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Transcript of malapropism
The term is taken directly from the French mal a propos, meaning “inappropriate.” What is a Malapropism? It is seen as ignorance or confusion of words similar to each other.(intentional or not.) Video example Literary example 2000 2005 Malapropism examples WORK CITED "He is the very pine-apple of politeness!" "I am sure I have done everything in my power since I exploded the affair;" "...if ever you betray what you are entrusted with... you forfeit my malevolence for ever..." "O, he will dissolve my mystery!" I'm sorry to say, Sir Anthony, that my affluence over my niece is very small." "Mrs. Malaprop's Malapropisms." Malapropisms Example Malapropisms. N.p., n.d. Web. 2012. <http://www.fun-with-words.com/mala_malapropisms.html>. "Guide to Literary Terms." Enotes.com. Enotes.com, 2000. Web. 2012. <http://www.enotes.com/literary-terms/malapropism>. If it is intentional it creates a specific effect, it is suppose to create humor and distract the listener/reader from other important details he has told. Malapropism can also be used to describe the character such as their lack of intelligence or show how nervous/timid he is. "Malapropism." Changingminds.org. N.p., n.d. Web. 2012. <http://changingminds.org/techniques/language/figures_speech/malapropism.htm>. Listen carefully and try to identify the malapropisms! [benevolence] [exposed] [pinnacle] [resolve] [influence] Malaprop Cop. Dir. Gage DeZoort. By Zach Tucker. Perf. Parker Leonard and Zach Tucker. Youtube.com. Youtube.com, 3 July 2011. Web. <http://www.youtube.com/watch?v=WvdkNnJUPDk>. DOGBERRY
Is our whole dissembly appeared?
(dissembly (n.) malapropism for ‘assembly’)
O, a stool and a cushion for the Sexton.
Which be the malefactors?
Marry, that am I and my partner.
Nay, that's certain; we have the exhibition to examine.
(exhibition (n.) malapropism for ‘commission’) the reason why Dogberry messes up so often is because he wants to sound more sophisticated but fails to do so. This creates comic relief in the play. and their could be a possibility of Dogberry utilizing malapropism is to seem simple-minded to get out of a complicated life, he is a foil character that has certain characteristics. In this passage from 'Much Ado About nothing' by William Shakespeare ,utilizes two malapropisms to describe two foil characters, Dogberry and Verge.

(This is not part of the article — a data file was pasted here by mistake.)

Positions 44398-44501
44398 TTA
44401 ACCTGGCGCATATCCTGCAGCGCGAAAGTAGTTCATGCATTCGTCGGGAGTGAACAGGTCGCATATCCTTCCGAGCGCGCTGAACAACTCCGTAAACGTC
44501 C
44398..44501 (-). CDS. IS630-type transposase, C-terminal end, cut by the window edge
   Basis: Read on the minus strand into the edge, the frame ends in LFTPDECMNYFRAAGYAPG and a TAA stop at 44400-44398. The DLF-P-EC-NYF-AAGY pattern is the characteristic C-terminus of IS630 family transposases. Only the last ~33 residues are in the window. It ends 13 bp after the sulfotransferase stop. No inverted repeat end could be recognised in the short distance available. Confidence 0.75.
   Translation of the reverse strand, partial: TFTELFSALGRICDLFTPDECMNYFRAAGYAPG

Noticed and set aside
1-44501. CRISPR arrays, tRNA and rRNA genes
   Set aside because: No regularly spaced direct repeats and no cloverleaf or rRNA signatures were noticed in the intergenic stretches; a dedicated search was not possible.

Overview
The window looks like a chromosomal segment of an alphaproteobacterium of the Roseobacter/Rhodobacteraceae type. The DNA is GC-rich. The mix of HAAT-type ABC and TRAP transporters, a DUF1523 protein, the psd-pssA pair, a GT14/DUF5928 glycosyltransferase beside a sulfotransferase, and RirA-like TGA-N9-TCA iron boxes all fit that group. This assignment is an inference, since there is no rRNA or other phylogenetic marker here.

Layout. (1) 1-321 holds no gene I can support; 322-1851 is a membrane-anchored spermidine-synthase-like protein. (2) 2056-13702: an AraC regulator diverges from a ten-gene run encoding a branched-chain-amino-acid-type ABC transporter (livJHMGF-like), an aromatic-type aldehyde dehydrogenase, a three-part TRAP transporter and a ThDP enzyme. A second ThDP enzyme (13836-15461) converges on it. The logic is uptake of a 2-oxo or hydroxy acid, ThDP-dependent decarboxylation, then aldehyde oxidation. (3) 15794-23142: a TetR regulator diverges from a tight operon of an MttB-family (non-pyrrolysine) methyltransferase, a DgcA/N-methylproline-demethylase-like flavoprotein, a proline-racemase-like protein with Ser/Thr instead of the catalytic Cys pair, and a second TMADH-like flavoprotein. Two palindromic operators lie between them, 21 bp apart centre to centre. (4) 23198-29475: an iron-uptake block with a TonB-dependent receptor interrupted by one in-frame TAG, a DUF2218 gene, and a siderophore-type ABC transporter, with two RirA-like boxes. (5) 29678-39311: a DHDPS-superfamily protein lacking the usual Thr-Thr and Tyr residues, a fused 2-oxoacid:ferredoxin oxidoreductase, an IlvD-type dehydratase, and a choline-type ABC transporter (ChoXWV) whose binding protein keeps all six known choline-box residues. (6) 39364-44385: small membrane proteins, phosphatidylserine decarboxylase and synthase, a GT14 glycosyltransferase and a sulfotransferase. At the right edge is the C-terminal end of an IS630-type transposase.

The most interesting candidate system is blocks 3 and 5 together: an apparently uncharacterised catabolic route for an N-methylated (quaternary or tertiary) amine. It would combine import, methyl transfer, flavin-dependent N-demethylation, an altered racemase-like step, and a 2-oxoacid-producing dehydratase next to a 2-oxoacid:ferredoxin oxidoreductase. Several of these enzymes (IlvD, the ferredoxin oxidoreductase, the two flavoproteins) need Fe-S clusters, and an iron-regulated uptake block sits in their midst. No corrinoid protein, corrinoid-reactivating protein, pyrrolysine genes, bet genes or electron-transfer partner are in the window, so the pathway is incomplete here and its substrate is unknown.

In this passage the character Dogberry uses the word dissembly what he really meant to say was ‘assembly’. 'Dissembly' is not a real word in the english language, the thought process assembly makes more sense because he meant a group of people. The character Verge uses the exhibition but in reality he meant to say commission. The reason why is because it does not make sense to use the word exhibition; because its definition is a display of art, items, etc. while the word commission means to to perform a task or duty which makes more sense in the sentence.
The reader/ listener does not know if malapropism is being used by these characters on purpose. If it is then it creates a comic effect or humor. Which can distract the reader from important details or lighten the mood of the scene.
But, if malapropism is used bluntly by the character it shows how the characters might confuse simple words that are similar sounding to it. It can be used to describe the lack of intelligence these characters have or how nervous/ timid they might be as a character.Another reason why these characters might mess up so often is to sound more sophisticated then what they're really are . Enter Dogberry, Verges, and the Sexton, in gowns;
and the Watch, with Conrade and Borachio "Much Ado About Nothing By William Shakespeare Character Analysis Dogberry." Much Ado About Nothing: Character Analysis: Dogberry. N.p., n.d. Web. 2012. <http://www.cliffsnotes.com/study_guide/literature/much-ado-about-nothing/character-analysis/dogberry.html>. "Shakespeare's Words | | William Shakespeare." Shakespeare's Words | | William Shakespeare. Ben and Crystal, 2008. Web. 2012. <http://www.shakespeareswords.com/Plays.aspx?Ac=4>. "This is unparalyzed in the state's history."
Gib Lewis, Texas Speaker of the House From the play Rivals by Sheridan "Guide to Literary Terms." Enotes.com. Enotes.com, 2000. Web. 2012. <http://www.enotes.com/literary-terms/malapropism>.